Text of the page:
Together, the leaders aimed to create a more personalised omnichannel pharmacy experience than the world has ever seen. This meant making everything digital. Touchless. Frictionless. Adding delivery options. And achieving all of this and more with an unprecedented level of personalisation — at global scale. For example, customers could receive personalised recommendations based on past purchases, right when they’re about to run out of a product they’ve taken regularly for years. If the customer chooses, she can pick up her purchase via drive-thru — a capability that, until now, has only been available for prescriptions. And when she arrives at the drive-thru window, the staff will already have any filled prescriptions on hand for her to pick up. They’ll also remind her that she’s due for her annual flu shot.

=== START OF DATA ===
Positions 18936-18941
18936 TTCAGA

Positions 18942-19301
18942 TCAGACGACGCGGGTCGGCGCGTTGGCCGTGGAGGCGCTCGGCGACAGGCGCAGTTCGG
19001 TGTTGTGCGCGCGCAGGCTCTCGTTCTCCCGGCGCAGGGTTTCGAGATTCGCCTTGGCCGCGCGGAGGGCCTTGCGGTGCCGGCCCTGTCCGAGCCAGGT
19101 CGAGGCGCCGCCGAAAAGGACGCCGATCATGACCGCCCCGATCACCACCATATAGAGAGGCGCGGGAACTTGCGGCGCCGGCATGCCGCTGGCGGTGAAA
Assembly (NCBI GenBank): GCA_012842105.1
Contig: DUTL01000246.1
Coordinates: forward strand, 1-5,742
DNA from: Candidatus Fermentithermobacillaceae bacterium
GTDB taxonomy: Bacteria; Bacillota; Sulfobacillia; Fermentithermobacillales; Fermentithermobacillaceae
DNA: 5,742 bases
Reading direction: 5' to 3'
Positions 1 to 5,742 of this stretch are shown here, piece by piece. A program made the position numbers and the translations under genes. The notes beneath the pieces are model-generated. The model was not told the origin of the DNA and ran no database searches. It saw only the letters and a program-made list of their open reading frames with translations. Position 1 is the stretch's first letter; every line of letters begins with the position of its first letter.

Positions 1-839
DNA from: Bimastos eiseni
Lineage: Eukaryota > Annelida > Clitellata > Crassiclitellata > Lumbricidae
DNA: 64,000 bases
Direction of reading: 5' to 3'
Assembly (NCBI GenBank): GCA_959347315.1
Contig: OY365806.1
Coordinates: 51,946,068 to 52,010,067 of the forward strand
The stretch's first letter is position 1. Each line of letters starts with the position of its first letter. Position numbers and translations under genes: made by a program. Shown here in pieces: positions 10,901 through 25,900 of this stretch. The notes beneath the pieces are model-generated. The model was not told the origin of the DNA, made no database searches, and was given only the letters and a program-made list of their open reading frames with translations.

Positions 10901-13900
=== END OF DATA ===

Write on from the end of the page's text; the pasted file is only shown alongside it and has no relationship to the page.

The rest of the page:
If WBA’s mission to help patients lead happier, healthier lives — and if the way to get there is through hyper-personalised customer experiences — this is what it looks like in the 21st century. As Mehra said, “Health is the most personal thing in the world. And if there’s one category that needs to be personalised, human and customised to each and every one of our customers and patients, it’s got to be healthcare.”
“Look, when you’ve got 120 million customers and the amount of data and transactions around the world that a company like us has, you have to immediately seek partners that have the industrial strength to handle the level of customer data, orchestration and personalisation that we need in a category that’s as sensitive, from a privacy standpoint, as healthcare. We can’t band aid and duct tape our way to sustainable digital transformation at a scale like this,” said Mehra.